ESA astronaut Andreas Mogensen was tasked to put a metal peg into a hole in a task board, which would have been really easy -- if he weren't in low-Earth orbit and 248 miles away from the setup. Mogensen controlled a rover from aboard the International Space Station using a force-feedback control system developed by the ESA. The system's force-feedback joystick allowed him to feel when the robot meets resistance on the ground, giving him better control of its limbs without that capability. Due to the astronaut's distance from the setup, there was a one-second lag, but the ground crew used "sophisticated software" to make sure the controller and the rover are in sync. It took Mogensen 45 minutes to accomplish the task for the first time, but the second attempt was more promising and took only 10 minutes.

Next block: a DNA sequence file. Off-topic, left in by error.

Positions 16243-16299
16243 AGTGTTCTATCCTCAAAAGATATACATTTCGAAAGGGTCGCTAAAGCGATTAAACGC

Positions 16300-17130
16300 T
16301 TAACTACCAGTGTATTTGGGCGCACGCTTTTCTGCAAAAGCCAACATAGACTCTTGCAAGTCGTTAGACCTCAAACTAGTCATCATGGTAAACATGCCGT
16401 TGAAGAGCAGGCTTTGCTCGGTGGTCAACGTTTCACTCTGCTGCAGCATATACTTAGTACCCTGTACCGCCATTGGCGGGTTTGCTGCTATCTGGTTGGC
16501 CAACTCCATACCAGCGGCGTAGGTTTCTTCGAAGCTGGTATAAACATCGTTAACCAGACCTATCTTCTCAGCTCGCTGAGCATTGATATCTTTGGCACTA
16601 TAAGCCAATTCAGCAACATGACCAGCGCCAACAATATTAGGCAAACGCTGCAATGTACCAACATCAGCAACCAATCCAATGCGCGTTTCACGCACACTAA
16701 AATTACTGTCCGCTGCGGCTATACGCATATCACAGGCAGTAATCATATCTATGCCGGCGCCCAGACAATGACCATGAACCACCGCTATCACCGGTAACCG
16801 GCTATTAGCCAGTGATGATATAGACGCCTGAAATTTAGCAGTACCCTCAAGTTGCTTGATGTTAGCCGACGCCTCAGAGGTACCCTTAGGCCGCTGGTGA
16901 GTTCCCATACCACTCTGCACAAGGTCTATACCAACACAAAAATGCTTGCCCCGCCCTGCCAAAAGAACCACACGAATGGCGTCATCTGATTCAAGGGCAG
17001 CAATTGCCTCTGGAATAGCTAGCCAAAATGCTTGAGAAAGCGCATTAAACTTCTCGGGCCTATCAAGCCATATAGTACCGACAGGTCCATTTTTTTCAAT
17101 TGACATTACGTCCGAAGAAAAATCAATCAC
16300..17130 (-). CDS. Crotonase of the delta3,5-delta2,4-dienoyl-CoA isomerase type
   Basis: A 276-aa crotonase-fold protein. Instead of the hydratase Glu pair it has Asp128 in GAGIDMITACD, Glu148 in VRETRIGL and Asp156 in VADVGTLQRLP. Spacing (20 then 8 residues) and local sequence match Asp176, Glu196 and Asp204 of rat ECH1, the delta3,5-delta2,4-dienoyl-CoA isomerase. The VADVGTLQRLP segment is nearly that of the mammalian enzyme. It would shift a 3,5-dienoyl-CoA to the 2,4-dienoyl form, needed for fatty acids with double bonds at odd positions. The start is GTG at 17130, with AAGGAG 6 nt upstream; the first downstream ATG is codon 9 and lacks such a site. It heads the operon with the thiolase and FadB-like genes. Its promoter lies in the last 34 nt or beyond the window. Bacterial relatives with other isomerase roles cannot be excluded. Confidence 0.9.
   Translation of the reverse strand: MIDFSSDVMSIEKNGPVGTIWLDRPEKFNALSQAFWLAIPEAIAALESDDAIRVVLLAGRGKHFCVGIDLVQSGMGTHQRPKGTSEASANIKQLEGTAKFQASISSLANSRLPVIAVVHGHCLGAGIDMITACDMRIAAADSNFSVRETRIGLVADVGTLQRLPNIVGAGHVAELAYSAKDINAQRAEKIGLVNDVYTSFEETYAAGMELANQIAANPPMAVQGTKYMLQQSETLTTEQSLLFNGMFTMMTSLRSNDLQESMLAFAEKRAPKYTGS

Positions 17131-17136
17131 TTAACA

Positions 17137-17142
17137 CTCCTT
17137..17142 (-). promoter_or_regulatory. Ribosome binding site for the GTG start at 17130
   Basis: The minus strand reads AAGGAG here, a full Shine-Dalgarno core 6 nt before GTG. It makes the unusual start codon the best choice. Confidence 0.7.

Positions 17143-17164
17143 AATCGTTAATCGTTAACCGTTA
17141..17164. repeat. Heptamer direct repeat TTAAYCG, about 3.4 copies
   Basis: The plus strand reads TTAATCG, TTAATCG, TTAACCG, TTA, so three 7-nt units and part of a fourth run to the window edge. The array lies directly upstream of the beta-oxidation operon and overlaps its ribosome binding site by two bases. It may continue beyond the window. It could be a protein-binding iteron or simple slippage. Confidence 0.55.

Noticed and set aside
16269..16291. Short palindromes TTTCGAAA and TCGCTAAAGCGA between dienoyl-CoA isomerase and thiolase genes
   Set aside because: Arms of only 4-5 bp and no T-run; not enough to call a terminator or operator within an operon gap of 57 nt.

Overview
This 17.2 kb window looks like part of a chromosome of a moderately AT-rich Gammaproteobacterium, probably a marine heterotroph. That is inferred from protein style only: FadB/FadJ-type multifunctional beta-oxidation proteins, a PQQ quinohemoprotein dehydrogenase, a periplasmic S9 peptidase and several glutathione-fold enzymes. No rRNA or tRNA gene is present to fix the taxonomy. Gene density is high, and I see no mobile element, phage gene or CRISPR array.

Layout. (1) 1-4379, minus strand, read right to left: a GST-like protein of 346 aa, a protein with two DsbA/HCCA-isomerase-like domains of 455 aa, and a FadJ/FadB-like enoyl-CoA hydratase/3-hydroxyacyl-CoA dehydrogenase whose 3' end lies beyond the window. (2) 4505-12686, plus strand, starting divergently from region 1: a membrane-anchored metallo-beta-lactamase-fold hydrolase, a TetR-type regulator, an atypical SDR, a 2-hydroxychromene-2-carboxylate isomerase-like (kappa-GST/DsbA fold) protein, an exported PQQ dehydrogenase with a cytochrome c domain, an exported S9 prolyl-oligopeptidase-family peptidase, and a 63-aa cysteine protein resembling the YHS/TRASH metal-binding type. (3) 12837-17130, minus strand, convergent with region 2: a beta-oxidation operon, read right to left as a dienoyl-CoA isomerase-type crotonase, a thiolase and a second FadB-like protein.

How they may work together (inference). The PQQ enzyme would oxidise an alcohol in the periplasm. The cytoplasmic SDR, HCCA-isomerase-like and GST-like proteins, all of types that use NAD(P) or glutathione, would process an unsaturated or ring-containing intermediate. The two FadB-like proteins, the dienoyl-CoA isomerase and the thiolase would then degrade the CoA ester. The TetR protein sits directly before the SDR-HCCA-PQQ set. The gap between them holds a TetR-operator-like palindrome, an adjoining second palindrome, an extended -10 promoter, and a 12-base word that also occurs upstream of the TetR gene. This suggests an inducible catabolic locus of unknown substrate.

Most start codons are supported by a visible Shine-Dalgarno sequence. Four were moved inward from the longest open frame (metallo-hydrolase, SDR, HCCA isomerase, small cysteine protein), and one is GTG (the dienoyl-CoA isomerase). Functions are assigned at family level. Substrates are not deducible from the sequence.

If you recall, this technology was first tested back in June by NASA astronaut Terry Virts while he was also aboard the ISS to "shake hands" with someone on Earth. In the future, it could be used to remotely control rovers in dangerous locations, such as collapsed buildings and irradiated areas, or even on the moon or on Mars.